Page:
Simon began work on a series of overdub sessions, starting with the vocal tracks. To preserve the clarity of Simon’s vocal tracks, Halee opted to record in the studio, with the instrumental overdubs recorded in the control room. “For microphones, we used the usual selection of tube Neumann 49s, 87s and 67s,” Halee explained.
Halee experimented with tape reverb and delay, a habit from his Columbia days. Halee recalled, “I had machines lined up all the way down the hall, using tape reverb and delay on different Simon & Garfunkel recordings, like Mrs. Robinson. I couldn’t do the same with an EMT 140.” The inspiration came from a notable source, as Halee noted. “A lot of the ideas I used came from Les Paul.”
After discovering the South African musicians used similar treatments on their recordings, notably using a chamber reverb on the bass, Halee found a solution to Simon’s dense wordcraft. “What I came up with was a tape delay feeding the left channel and a different delay feeding the right,” said Halee. “All of a sudden his vocal receded into the track and we could understand the words!”
One of the largest contributors to the sound of Graceland was Sowetan session bassist Bakithi Kumalo. Kumalo’s active and melodic playing transformed Simon’s songwriting process. “I realised that in African music, the rhythms are always shifting slightly and that the shape of a melody was often dictated by the bass line rather than the guitar,” said Simon.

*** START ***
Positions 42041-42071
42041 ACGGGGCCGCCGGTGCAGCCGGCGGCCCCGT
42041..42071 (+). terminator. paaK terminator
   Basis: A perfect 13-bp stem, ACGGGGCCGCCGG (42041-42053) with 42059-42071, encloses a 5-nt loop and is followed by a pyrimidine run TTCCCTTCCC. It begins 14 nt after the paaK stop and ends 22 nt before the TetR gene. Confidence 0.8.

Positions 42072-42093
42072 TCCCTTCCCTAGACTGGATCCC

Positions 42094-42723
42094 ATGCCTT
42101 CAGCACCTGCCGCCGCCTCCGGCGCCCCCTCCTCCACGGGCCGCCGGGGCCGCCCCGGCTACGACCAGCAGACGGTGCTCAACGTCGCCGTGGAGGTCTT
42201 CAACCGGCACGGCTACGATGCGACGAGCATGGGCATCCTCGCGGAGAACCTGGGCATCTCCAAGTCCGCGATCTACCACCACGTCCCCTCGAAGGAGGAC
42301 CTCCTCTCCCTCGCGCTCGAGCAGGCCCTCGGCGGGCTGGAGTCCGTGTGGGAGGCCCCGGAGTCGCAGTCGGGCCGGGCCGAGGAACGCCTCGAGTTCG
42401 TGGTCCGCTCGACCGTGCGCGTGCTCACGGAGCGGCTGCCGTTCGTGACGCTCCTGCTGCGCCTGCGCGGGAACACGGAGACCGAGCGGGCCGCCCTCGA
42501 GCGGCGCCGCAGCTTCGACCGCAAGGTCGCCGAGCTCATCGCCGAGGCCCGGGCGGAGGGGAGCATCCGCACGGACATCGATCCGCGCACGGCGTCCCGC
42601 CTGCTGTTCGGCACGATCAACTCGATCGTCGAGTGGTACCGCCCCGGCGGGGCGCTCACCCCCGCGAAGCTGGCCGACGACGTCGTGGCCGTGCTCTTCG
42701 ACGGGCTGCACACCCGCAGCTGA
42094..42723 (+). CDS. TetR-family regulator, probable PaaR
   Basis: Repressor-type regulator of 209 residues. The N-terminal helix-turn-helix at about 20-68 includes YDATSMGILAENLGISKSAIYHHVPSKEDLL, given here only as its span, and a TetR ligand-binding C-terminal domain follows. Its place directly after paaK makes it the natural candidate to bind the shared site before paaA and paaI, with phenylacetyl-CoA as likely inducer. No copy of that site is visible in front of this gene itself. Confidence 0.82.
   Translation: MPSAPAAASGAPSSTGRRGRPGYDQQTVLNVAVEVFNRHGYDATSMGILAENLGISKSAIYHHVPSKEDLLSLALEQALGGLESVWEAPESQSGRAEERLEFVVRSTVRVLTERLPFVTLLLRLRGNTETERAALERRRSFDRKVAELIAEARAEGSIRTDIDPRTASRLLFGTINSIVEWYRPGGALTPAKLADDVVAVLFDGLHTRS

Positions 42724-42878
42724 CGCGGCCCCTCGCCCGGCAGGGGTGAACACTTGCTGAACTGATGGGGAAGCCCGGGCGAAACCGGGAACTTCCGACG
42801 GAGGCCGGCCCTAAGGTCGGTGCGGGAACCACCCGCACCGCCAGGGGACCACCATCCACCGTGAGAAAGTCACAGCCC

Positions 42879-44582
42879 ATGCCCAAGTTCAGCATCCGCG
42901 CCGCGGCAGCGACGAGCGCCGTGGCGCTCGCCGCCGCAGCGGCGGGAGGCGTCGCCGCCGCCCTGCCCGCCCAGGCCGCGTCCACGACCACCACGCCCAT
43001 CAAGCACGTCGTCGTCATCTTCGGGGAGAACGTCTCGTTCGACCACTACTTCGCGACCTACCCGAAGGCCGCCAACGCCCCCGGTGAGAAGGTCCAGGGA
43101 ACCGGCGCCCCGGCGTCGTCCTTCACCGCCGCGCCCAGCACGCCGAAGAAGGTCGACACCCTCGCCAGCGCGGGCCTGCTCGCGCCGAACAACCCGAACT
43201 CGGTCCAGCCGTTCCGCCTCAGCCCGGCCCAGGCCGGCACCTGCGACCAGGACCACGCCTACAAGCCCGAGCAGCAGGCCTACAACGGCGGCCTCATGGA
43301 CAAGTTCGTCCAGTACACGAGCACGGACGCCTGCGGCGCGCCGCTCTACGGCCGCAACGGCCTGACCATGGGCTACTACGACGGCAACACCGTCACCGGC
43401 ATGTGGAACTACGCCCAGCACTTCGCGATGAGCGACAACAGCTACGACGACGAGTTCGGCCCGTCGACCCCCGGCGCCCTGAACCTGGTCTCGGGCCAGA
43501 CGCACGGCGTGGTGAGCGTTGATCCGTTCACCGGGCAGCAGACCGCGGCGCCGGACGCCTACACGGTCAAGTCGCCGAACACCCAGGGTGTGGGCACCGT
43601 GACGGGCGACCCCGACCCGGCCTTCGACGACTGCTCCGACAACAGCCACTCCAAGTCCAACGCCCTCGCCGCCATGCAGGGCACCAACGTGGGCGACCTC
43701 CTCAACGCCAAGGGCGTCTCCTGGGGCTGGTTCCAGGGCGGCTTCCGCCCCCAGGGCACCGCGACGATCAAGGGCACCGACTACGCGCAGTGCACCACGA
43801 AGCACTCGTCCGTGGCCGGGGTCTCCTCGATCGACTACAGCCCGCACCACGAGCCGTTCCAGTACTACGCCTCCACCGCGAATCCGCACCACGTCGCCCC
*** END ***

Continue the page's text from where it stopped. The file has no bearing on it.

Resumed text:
Kumalo played a Washburn B-40 fretless bass, originally purchased because it was the cheapest in the store. Recording with a combination of direct board input and an amplifier picked up by a dynamic mic, Kumalo crafted the distinctive sound that defined the album.
Kumalo and several other South African musicians were invited to New York to complete the sessions, resulting in several tracks, including You Can Call Me Al.
You Can Call Me Al famously features Kumalo’s break, a result of studio experimentation. Kumalo originally played a one bar fill, but Simon was captured by Kumalo’s playing and wanted the break extended. Halee doubled the length of the fill by running the tape backwards, making the entire break palindromic.
The Magic Touch
Final touches were placed on Graceland at The Hit Factory. Tying together the world music roots with a 1980s pop sensibility, Simon used the Synclavier – a cutting edge digital sampler – to enhance the sound of the acoustic instruments by creating an electronic “shadow”.
The mixing process took an average of two days for each track. The tape delay and reverb had been recorded in earlier sessions to provide a more responsive sound for the musicians, but Halee wouldn’t commit it to tape until he was sure of the final outcome.
The outcome was unlike anything put to record before. “Just listen to The Boy In The Bubble,” said Halee. “The guitar, the drums and that incredible bass add up to a feel going on at the bottom end that is unlike anything I’ve heard before or since. It’s a major part of why the record was huge.”
For Simon, Graceland, a reference to the Memphis home of Elvis Presley, represented a new spiritual direction. Recalling the experience, Simon remarked, “there was the almost mystical affection and strange familiarity I felt when I first heard South African music.” As it transpired, his physical journey to Africa mirrored a spiritual journey to the home of The King to revitalise his love for music.